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Galler v. Galler

ILLINOIS APPELLATE COURT — FIRST DISTRICT, SECOND DIVISION.


MARCH 22, 1966.

EMMA GALLER, INDIVIDUALLY, AND AS TRUSTEE UNDER A TRUST AGREEMENT DATED JULY 21, 1956, AND AS EXECUTOR OF THE LAST WILL AND TESTAMENT OF BENJAMIN A. GALLER, DECEASED, PLAINTIFF-APPELLEE,

v.

ISADORE A. GALLER, ET AL., DEFENDANTS-APPELLANTS.

Appeal from the Circuit Court of Cook County; the Hon. WALKER BUTLER, Judge, presiding. Appeal dismissed.

MR. PRESIDING JUSTICE BRYANT DELIVERED THE OPINION OF THE COURT.

This appeal comes from an order entered in the Circuit Court of Cook County, February 11, 1965 which directed that a meeting of stockholders of the Galler Drug Company take place, and also directed who the officers to be elected were and what would be their salaries.

The case was returned to the Circuit Court after the Supreme Court held that an agreement entered into by the parties was enforceable. The stockholders' meeting was directed pursuant to this agreement. The Supreme Court also ordered an accounting concerning certain funds paid to appellants herein, and there is pending in the Circuit Court a question concerning the ownership of six shares of stock in this corporation.

This case was taken along with a motion to dismiss the appeal on the grounds that this court did not have jurisdiction under chap 110, Ill Rev Stats 1965, § 50(2). That section reads:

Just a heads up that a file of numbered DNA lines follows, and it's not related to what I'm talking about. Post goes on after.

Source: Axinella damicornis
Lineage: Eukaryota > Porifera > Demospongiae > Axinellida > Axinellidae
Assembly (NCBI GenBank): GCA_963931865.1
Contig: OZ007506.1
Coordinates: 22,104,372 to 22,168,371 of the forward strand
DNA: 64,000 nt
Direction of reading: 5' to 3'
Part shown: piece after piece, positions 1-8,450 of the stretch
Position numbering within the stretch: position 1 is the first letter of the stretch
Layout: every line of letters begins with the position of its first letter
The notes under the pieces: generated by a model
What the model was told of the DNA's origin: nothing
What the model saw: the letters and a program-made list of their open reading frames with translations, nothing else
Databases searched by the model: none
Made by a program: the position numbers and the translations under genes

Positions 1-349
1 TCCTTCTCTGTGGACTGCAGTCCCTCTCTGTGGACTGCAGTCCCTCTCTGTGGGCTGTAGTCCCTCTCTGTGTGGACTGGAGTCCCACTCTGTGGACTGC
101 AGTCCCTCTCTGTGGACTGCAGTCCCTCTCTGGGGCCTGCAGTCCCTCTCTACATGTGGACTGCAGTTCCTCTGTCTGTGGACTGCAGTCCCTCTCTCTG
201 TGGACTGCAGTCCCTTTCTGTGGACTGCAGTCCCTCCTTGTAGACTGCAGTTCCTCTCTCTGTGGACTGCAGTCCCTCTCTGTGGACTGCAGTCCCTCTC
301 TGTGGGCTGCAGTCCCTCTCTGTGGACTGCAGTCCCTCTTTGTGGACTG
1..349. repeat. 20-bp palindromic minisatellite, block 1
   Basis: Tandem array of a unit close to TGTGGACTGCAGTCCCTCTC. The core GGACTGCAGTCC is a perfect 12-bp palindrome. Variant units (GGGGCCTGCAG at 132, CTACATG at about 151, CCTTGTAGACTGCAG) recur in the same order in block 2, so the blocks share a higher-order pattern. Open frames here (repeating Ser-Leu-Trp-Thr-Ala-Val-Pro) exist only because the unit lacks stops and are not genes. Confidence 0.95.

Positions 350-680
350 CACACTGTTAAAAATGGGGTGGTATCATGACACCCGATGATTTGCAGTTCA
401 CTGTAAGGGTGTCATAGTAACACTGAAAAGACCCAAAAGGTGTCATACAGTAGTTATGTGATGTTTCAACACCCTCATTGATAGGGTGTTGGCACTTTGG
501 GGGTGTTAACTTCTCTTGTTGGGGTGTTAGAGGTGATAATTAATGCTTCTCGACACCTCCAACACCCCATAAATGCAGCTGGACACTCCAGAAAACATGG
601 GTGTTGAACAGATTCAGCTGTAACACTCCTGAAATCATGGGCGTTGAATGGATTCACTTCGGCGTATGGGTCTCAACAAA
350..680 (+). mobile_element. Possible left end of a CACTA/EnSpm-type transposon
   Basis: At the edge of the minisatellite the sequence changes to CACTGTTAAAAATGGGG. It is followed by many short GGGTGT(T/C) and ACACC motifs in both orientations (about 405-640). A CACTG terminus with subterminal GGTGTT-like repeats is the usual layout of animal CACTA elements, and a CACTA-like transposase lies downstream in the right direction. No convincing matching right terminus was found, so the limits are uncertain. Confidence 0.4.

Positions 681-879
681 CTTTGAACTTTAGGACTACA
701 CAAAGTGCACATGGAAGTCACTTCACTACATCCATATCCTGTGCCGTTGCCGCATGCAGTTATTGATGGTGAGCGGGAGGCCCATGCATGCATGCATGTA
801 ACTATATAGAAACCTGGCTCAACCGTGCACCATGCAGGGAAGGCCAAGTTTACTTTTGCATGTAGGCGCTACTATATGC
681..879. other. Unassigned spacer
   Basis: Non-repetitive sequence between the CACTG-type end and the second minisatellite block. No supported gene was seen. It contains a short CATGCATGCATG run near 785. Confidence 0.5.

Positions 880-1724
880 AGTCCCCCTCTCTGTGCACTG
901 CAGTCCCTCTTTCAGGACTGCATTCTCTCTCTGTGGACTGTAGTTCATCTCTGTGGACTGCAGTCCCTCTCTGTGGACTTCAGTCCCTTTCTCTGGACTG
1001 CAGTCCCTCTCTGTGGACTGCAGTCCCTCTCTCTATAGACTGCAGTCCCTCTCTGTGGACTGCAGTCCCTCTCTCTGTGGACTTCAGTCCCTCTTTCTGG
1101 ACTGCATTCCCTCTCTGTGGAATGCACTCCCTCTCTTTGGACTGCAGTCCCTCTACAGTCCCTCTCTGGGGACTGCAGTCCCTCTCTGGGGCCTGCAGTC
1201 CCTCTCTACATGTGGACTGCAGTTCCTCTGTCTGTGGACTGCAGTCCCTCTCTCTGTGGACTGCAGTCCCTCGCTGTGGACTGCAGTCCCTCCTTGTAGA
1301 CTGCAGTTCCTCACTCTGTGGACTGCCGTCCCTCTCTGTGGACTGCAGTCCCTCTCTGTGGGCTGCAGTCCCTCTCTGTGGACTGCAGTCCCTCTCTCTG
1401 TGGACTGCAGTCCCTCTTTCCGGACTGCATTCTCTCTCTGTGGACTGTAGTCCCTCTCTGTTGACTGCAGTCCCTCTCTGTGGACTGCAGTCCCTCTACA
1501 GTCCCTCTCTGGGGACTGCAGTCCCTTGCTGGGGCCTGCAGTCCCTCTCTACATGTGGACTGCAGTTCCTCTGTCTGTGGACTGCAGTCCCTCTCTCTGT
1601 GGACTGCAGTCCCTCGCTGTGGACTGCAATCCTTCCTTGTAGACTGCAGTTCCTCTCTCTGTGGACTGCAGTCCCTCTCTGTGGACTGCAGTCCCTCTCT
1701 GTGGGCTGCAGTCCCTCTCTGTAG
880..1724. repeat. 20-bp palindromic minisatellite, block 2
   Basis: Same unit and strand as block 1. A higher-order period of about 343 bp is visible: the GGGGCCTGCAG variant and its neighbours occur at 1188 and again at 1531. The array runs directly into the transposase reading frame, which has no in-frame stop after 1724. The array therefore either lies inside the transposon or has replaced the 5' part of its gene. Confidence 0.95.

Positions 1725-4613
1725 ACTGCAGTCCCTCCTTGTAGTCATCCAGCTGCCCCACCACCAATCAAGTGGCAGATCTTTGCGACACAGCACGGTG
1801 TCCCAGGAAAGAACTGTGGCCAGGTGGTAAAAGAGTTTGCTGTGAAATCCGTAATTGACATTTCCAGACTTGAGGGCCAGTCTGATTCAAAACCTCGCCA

"If multiple parties or multiple claims for relief are involved in an action, the court may enter a final order, judgment or decree as to one or more but fewer than all of the parties or claims only upon an express finding that there is no just reason for delaying enforcement or appeal. In the absence of that finding, any order, judgment or decree which adjudicates fewer than all the claims or the rights and liabilities of fewer than all the parties does not terminate the action, is not enforceable or appealable, and is subject to revision at any time before the entry of an order, judgment or decree adjudicating all the claims, rights and liabilities of all the parties."

In this case there was no finding that there was no just reason for delaying enforcement or appeal. According to the clear language of the statute, the order that was entered is not appealable.

The appellants have cited two cases in opposition to this proposition, In re Estate of Sherwood, 56 Ill. App.2d 334, 206 N.E.2d 304 (1965) and Micelli v. Micelli, 45 Ill. App.2d 159, 195 N.E.2d 233 (1963) for the proposition that where a judgment or order is enforceable through the use of a contempt of court citation, the matter is appealable whether or not the court has determined all the issues and whether or not there has been a finding that there is no just cause to delay enforcement or appeal. In this case, however, contempt citations are not available. The parties did hold the meeting and elected the persons selected by the Court at the designated salaries. The Court now has no basis for charging anyone with contempt. Had the appellants chosen to take this appeal before complying with the order of the Court below, they might have had a reviewable order on appeal. We need not speculate, however, on what might have been. There is no appealable order before this Court and the appeal is dismissed.

Appeal dismissed.

LYONS and BURKE, JJ., concur.

19660322

© 2002 VersusLaw Inc.



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